By three things was the Torah given: by fire, water and wilderness. By fire, as it is written (Exodus 19:18): “Now Mount Sinai was altogether on smoke, because G‑d descended upon it in fire.” By water, as it is written (Judges 4:4): “The heavens also dripped, yes, the clouds dripped water.” And by wilderness, as it is written (Numbers 1:1): “G‑d spoke to Moshe in the wilderness of Sinai.” (Midrash Rabbah)
Our parashat hashavua is called after the name of the book it opens, BaMidbar, “in the wilderness.” The first verse is both simple and completely mysterious:
וַיְדַבֵּר ה’ אֶל-מֹשֶׁה בְּמִדְבַּר סִינַי G‑d spoke to Moshe in the wilderness of Sinai (1:1)
This is the Shabbat before Shavuot, the Festival on which we commemorate the day when the people of Israel stood in G*d’s presence and received from that moment the heart of the Torah, the Aseret haDibrot, the Ten Words. I invite you to join me in considering that simple, and profound, idea.
First: “G*d spoke to Moshe.” what does it mean to say that G*d spoke?
Second: a human being, Moshe, experiences a sense of connection with G*d. We are so used to it in the Torah that we read blithely over it, looking for the action, forgetting as we humans do to be awed by the thought of what it means to be in the Presence of G*d.
Third: what is the content of the davar, the word that G*d speaks? In Jewish tradition, that content is Torah, writ large: our tradition considers all learning that leads to spiritual wholeness to be Torah, not just the five books we keep in a sacred scroll.
Ancient wisdom tells us plainly that such Torah is not heard, or received, easily. We don’t get it on the couch watching television, nor even simply hiking through the woods. It comes when we know that we are standing in the Presence.
Fire – This morning I as you awoke to the news of another school shooting. As I write, the news is that ten human lives have been violently ended by gunfire in Santa Fe High School outside of Galveston Texas. This is the twenty-second school shooting since the beginning of 2018, an average of more than one per week. And our hearts are heavy for the violent deaths of all those caught up in violence everywhere: Palestinians in Gaza, Arabs in Syria, Rohingya in Myanmar, African Americans in the United States.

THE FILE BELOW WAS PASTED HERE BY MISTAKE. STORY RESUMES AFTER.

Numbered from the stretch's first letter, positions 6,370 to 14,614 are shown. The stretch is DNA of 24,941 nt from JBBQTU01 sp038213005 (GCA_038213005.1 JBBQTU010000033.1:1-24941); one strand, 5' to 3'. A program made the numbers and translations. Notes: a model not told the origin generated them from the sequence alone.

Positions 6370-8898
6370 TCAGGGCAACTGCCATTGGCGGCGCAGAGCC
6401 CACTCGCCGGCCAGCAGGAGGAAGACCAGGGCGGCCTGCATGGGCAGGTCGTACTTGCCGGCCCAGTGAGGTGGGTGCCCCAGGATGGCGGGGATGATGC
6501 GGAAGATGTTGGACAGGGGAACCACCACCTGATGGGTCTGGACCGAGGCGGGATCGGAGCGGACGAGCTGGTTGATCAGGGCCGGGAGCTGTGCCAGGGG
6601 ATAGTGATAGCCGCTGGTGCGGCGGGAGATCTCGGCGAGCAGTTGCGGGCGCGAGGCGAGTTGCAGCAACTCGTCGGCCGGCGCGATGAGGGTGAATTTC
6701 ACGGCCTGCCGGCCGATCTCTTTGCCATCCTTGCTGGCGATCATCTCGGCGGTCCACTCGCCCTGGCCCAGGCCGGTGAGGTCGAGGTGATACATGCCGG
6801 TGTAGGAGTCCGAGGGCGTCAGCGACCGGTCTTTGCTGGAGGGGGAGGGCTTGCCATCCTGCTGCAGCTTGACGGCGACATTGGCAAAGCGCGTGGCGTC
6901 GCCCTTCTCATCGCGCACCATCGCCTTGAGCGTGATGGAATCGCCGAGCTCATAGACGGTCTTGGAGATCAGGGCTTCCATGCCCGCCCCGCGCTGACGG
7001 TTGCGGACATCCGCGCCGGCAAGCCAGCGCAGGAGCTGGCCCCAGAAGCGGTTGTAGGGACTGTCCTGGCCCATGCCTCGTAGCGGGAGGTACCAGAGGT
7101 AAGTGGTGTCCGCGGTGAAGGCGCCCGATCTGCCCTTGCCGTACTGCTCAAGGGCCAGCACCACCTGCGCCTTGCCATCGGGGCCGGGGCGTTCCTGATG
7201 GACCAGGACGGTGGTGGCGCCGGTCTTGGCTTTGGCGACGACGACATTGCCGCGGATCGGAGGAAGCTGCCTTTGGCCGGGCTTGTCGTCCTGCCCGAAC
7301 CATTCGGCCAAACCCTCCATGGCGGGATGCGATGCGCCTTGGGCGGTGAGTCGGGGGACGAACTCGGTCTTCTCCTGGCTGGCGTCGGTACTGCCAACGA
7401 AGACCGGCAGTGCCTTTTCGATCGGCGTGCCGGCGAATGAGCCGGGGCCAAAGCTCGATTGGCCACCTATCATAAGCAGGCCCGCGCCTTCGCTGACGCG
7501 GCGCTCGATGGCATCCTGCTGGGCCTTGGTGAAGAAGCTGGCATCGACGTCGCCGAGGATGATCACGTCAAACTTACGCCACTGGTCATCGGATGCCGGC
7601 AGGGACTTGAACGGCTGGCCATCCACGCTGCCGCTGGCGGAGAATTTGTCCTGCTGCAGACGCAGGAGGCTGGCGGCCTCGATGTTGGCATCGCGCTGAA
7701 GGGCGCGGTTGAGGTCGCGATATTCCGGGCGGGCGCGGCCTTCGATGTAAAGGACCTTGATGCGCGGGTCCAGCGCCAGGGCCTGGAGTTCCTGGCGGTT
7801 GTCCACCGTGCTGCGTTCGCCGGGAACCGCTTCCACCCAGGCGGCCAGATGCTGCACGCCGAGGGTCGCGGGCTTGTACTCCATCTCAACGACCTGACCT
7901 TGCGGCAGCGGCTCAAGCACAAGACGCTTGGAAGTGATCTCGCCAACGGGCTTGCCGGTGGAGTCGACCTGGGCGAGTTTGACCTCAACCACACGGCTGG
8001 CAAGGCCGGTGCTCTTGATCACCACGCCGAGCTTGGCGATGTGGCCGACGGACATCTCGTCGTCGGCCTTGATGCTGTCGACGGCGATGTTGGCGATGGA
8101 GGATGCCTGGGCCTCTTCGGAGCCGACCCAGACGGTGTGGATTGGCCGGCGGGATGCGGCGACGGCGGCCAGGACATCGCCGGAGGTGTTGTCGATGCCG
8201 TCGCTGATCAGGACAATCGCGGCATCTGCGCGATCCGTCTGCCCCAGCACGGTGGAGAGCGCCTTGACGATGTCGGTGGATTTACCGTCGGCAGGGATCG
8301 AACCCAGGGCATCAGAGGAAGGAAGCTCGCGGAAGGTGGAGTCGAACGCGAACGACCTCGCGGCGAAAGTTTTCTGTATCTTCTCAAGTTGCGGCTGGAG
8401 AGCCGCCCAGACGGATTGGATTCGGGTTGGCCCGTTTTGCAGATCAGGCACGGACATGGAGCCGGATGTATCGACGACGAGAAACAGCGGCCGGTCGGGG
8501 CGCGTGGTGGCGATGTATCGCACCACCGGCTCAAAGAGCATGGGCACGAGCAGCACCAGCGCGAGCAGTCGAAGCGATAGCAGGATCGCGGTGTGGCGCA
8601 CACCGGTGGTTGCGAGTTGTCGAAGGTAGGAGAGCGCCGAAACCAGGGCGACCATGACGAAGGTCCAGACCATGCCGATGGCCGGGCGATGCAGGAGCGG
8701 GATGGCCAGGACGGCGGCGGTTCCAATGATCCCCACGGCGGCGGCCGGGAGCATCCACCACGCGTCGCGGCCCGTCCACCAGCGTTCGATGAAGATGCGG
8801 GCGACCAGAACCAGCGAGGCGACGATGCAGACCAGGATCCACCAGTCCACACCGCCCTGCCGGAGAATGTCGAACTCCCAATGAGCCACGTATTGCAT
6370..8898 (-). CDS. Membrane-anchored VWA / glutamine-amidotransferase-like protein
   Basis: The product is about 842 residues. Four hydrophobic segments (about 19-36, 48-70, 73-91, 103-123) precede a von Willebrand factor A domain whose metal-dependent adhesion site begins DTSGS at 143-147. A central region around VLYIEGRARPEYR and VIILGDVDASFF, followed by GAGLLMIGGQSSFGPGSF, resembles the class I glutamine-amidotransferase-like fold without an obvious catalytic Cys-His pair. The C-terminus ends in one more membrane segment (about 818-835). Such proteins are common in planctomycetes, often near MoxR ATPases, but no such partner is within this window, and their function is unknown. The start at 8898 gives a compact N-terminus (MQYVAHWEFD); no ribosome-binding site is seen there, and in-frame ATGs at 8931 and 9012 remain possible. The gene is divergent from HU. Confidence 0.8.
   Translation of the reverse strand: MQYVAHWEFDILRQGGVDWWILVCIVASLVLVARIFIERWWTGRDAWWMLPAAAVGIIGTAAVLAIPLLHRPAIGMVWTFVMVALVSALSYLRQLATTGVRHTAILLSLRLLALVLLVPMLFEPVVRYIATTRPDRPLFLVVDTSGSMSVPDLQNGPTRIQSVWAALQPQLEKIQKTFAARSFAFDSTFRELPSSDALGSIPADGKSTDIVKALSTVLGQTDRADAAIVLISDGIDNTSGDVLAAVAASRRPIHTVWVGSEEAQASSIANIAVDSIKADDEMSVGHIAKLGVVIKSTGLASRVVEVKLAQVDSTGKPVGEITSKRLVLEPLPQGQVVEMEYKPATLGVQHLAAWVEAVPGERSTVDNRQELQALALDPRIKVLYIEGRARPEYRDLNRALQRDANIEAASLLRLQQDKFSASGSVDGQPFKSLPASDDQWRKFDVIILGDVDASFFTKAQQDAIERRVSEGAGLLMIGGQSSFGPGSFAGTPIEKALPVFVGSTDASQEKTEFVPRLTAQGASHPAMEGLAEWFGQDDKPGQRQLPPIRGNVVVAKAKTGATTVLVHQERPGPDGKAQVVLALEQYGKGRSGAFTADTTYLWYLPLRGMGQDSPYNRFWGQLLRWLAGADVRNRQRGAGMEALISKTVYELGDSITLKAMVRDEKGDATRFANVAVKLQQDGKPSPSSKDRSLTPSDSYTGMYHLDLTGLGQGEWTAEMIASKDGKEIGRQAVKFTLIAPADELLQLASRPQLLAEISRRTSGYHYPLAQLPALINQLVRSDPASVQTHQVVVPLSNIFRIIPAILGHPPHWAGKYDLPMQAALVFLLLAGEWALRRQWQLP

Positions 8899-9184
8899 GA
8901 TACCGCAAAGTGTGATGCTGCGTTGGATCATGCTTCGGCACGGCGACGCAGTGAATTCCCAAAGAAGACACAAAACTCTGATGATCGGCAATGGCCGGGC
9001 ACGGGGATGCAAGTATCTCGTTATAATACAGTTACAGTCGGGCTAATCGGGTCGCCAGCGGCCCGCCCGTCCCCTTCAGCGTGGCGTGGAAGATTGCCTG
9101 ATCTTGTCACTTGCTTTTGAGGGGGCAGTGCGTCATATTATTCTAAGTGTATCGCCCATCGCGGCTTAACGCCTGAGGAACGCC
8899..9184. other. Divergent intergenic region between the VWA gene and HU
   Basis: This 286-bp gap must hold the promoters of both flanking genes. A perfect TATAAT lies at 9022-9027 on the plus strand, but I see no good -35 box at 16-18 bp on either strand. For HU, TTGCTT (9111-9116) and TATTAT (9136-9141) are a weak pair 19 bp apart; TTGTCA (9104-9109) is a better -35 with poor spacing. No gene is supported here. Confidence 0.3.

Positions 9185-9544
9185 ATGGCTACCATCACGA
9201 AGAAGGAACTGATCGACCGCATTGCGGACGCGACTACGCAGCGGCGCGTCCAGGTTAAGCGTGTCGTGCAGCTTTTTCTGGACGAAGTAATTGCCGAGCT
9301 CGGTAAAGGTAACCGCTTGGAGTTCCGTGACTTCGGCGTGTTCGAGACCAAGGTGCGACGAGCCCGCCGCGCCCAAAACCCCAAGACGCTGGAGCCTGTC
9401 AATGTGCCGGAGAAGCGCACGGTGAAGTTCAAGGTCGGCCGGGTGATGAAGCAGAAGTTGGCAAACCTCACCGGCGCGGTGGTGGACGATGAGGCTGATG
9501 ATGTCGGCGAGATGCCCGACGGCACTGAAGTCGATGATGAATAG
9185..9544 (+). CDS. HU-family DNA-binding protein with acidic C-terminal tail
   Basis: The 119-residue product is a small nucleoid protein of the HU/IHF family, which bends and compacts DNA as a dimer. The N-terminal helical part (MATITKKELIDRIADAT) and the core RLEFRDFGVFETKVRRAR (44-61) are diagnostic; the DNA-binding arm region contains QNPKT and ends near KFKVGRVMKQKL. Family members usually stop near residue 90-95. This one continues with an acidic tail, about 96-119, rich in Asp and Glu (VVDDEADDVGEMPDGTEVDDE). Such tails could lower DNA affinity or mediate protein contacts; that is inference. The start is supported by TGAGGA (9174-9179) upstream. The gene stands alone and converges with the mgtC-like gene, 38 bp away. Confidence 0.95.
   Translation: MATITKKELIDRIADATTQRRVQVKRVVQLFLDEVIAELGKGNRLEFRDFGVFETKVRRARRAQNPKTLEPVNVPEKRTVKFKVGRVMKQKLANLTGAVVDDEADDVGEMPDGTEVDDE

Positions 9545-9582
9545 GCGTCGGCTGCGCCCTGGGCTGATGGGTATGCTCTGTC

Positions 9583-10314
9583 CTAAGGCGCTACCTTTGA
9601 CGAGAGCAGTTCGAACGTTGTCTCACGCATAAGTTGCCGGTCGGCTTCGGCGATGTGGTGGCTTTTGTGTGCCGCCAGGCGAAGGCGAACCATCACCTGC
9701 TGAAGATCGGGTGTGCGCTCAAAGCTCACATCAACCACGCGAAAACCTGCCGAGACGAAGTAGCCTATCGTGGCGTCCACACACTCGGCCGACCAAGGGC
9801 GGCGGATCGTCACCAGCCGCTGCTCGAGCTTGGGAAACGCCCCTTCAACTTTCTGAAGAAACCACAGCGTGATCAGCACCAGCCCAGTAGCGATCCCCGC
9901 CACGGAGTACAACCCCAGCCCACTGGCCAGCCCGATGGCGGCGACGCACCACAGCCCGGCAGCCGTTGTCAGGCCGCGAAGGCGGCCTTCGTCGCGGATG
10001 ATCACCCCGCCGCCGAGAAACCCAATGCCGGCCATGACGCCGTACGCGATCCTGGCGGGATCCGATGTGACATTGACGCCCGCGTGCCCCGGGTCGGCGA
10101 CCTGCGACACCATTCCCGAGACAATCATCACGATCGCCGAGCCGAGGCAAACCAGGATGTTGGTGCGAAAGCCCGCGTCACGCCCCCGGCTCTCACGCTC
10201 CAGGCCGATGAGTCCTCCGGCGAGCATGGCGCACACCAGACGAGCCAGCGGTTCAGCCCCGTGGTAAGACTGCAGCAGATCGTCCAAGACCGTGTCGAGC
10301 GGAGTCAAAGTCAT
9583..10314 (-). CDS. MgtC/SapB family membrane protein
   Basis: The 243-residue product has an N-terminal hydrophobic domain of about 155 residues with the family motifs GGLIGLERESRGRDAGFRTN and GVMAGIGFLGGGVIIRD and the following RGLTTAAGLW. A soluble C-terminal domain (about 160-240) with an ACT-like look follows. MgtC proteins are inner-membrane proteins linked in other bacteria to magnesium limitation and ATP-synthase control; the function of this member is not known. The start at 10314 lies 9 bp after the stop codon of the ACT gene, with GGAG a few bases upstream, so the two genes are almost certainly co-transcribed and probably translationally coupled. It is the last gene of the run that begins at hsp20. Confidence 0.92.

What Torah must we learn by this fire?
Water – The arrogance of modernity caused us to dismiss ancient warnings that link our social ethics to our ability to thrive on the earth; one prominent example is that second paragraph of the Shema: “Take care, lest you become confused and turn away and serve other gods, and HaShem become angry and shut up the the heavens so that there will be no rain, and the ground shall not yield to you, and you will perish.” (Deut.11.16-17) But today we see a divine anger – the earth’s righteous anger, which is just another way of knowing HaShem – expressed in the climate change that we have brought upon ourselves through turning away to worship the gods of convenience, of wealth and power.
What Torah must we learn by this water?
Our Torah was given in the wilderness, we are told; wilderness, chaotic and unsettled, unknown and undefined. We do not receive it in the comfort of our convictions and in the safety of our agreements, but only in the chaos and uncertainty of learning and spiritual growth.
What Torah must we learn in this wilderness?
On this Shabbat in the wilderness, on this Shavuot that commemorates awareness of the Presence found only within that wilderness, may our fear and sadness and anger lead not to despair but to an active desire to brave the uncertainty and plunge in to the unknown, that we might be in the Presence, that we might know the Awe, that we might seek the davar, the Word that heals and helps us to learn, and helps us to do.